“I was born in Jamaica, but I grew up in the Bronx. I was probably 8 years old when I decided that I wanted to do hair. My dad used to buy Barbie dolls for my sisters and me, and I was fascinated with their hair. Sometimes, my mom would take us to the salon with her, and when I was 9, she let me start setting her hair. I got really obsessed. I missed my prom because I was busy doing all my friends’ hair.
After high school, I convinced my parents to let me go to beauty school. When I finished, I got a job in New York at a salon called Extension Masters. When it closed, a lot of the clients didn’t have a place to go for that specific extension type, so I rented a chair in the West Village and took over a few clients. One of the other stylists there, Lisa Mitchell, introduced me to Odile Gilbert. I was like, ‘Whatever.’ I was just starting out, and I knew nothing about Odile.
She came to New York, and I assisted her on a shoot, and it went so well. She asked me if I would come to Paris for the couture shows in 1997. I worked with her on the Christian Dior Couture show, and the look was Salvador Dali—1920s with finger waves. Luckily, at the salon I had worked at in the Bronx, everyone wanted finger waves, so I knew what I was doing. Odile decided I was good, so she sent me over to do John Galliano’s hair the next day. He loved it, and he started using me as his personal stylist, flying me to Paris to give him haircuts and extensions.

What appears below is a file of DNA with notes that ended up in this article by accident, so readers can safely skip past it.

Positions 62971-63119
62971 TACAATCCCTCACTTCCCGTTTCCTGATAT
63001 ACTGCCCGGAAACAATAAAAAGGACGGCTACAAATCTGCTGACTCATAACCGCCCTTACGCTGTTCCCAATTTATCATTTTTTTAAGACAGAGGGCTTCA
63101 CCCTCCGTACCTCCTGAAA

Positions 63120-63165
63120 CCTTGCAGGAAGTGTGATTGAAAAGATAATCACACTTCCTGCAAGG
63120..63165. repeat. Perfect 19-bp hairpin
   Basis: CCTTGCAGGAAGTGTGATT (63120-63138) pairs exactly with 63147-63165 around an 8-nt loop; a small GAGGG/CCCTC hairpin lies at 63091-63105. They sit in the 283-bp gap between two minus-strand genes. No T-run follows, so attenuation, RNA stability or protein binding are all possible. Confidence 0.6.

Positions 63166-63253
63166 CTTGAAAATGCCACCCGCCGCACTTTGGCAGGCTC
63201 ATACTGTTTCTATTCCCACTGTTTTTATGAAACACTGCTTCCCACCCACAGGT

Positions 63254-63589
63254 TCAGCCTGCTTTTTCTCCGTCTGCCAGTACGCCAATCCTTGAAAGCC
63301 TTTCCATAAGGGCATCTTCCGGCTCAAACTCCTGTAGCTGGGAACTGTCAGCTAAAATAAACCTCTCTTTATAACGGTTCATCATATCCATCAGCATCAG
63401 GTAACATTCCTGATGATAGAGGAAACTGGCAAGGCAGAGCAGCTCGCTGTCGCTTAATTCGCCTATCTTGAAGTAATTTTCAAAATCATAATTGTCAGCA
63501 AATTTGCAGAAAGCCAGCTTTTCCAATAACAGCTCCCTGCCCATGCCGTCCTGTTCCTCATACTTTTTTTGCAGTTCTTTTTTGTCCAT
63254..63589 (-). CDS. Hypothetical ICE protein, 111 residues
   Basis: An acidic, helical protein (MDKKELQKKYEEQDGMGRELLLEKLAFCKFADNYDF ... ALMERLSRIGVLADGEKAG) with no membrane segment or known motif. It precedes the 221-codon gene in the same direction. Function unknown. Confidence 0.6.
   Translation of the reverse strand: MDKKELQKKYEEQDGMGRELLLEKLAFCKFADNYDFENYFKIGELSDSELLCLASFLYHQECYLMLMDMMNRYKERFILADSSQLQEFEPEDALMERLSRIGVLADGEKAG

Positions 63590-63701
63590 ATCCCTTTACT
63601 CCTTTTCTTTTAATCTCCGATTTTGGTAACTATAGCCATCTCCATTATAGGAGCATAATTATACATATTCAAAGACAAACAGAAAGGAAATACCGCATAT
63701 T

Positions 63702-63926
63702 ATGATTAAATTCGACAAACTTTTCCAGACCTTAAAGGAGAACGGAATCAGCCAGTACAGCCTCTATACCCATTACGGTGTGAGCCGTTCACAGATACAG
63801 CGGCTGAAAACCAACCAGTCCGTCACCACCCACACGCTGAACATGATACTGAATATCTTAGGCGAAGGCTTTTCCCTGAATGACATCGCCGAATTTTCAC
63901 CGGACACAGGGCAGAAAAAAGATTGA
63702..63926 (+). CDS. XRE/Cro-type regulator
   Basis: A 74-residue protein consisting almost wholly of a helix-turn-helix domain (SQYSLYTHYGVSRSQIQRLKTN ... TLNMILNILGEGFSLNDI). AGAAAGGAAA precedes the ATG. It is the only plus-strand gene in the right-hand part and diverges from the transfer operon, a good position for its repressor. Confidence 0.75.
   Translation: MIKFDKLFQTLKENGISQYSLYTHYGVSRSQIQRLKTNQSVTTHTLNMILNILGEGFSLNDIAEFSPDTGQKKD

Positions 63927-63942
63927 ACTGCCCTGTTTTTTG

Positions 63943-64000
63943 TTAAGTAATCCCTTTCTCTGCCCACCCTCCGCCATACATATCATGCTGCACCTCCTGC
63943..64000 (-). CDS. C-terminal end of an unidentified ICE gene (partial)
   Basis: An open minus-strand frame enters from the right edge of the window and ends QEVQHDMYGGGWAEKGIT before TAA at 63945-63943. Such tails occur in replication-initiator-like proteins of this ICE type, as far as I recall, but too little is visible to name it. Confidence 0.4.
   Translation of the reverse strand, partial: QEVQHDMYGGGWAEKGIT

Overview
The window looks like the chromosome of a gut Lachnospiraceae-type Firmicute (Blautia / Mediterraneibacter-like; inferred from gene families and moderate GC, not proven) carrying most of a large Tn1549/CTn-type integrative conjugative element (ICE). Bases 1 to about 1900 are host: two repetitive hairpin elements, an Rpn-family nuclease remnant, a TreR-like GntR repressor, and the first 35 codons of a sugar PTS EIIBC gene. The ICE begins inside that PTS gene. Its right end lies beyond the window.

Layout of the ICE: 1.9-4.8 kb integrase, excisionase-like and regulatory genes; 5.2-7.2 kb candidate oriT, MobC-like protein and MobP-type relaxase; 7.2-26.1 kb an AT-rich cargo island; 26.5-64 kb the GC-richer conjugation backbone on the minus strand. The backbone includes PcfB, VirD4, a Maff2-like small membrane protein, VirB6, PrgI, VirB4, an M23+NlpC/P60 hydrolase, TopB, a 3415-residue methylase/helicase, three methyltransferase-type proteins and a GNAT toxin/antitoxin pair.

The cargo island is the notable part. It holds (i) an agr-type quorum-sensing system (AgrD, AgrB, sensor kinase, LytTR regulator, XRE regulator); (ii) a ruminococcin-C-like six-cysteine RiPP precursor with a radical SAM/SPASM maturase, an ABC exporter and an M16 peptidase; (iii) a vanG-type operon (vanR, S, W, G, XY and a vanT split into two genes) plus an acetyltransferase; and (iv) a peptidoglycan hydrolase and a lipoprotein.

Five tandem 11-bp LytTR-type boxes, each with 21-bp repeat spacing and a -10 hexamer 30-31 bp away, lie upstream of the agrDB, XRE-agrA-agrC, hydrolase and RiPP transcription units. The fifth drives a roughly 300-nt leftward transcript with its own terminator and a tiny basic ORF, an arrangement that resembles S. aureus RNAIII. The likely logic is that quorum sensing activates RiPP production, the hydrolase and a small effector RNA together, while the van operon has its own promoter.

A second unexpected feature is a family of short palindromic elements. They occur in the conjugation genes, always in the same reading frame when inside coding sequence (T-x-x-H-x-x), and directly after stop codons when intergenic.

I became part of Odile’s team, traveling to New York, Paris, and Milan for shows. One day Donatella Versace called me because John Galliano had given her my number. I pick up and someone in this heavy Italian accent says, ‘This is Donatella.’ I thought it was one of my friends pranking me, so I hung up. She called me back and said, ‘This is Donatella Versace, and I need you to come to London tonight.’ She needed me to do her hair for a ball that Princess Diana was throwing with all these fashion designers. And when I finished, she said, ‘If you want to attend the ball, you can. Just go to the Versace store and get an outfit.' That was a Cinderella moment.
This was the era of girls like Christie, Naomi, and Kate Moss. I became known as The Extensions Girl. Once the word got out that I could press your hair and do your weave, it was my thing. So, that’s how I got Naomi as a client. If she was shooting a story and there was a hairstylist she didn’t know, she would tell them that she needed me on set. That opened a lot of doors because I was at shoots with people like Steven Meisel, Annie Leibovitz, or Patrick Demarchelier.
This whole time, I still had clients in New York. So eventually I had to decide whether to keep traveling or build something more concrete. Around 2003, I left Odile and decided to expand my salon. I knew that my clients like the intimacy of dealing with one stylist, so I wanted to keep it a personal thing. A lot of the models come here because we’re not Tweeting about them or something.
Now, when the modeling agencies get a new girl in development and they want to give her a look, they call me. It’s important to me to get that right, and they’re always happy. We have to protect their hair because the girls are working a lot, shooting constantly, and their hair breaks. I always tell them, ‘Your hair and skin are the most important thing. Because if people are complaining about having to retouch, they’re not going to hire you.’